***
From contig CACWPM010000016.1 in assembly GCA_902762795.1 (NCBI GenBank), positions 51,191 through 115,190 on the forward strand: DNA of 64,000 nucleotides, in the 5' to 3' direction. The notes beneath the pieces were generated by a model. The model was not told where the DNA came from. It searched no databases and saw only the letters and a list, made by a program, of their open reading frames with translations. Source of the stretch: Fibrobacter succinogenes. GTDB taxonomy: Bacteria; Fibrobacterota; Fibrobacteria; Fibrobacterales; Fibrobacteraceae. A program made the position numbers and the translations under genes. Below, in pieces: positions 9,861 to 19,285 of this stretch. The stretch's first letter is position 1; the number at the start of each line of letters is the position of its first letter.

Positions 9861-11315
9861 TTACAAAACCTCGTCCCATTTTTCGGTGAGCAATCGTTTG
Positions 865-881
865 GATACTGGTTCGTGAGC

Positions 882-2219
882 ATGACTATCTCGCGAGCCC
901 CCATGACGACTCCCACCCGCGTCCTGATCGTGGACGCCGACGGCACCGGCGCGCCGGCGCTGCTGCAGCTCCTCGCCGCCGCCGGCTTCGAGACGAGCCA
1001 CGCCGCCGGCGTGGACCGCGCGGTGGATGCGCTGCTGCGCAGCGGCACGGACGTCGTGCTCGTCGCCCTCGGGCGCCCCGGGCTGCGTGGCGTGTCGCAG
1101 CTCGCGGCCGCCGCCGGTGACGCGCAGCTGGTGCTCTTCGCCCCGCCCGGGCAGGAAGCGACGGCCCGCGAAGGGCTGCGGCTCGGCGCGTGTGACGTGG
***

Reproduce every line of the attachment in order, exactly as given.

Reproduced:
From contig CACWPM010000016.1 in assembly GCA_902762795.1 (NCBI GenBank), positions 51,191 through 115,190 on the forward strand: DNA of 64,000 nucleotides, in the 5' to 3' direction. The notes beneath the pieces were generated by a model. The model was not told where the DNA came from. It searched no databases and saw only the letters and a list, made by a program, of their open reading frames with translations. Source of the stretch: Fibrobacter succinogenes. GTDB taxonomy: Bacteria; Fibrobacterota; Fibrobacteria; Fibrobacterales; Fibrobacteraceae. A program made the position numbers and the translations under genes. Below, in pieces: positions 9,861 to 19,285 of this stretch. The stretch's first letter is position 1; the number at the start of each line of letters is the position of its first letter.

Positions 9861-11315
9861 TTACAAAACCTCGTCCCATTTTTCGGTGAGCAATCGTTTG
Positions 865-881
865 GATACTGGTTCGTGAGC

Positions 882-2219
882 ATGACTATCTCGCGAGCCC
901 CCATGACGACTCCCACCCGCGTCCTGATCGTGGACGCCGACGGCACCGGCGCGCCGGCGCTGCTGCAGCTCCTCGCCGCCGCCGGCTTCGAGACGAGCCA
1001 CGCCGCCGGCGTGGACCGCGCGGTGGATGCGCTGCTGCGCAGCGGCACGGACGTCGTGCTCGTCGCCCTCGGGCGCCCCGGGCTGCGTGGCGTGTCGCAG
1101 CTCGCGGCCGCCGCCGGTGACGCGCAGCTGGTGCTCTTCGCCCCGCCCGGGCAGGAAGCGACGGCCCGCGAAGGGCTGCGGCTCGGCGCGTGTGACGTGG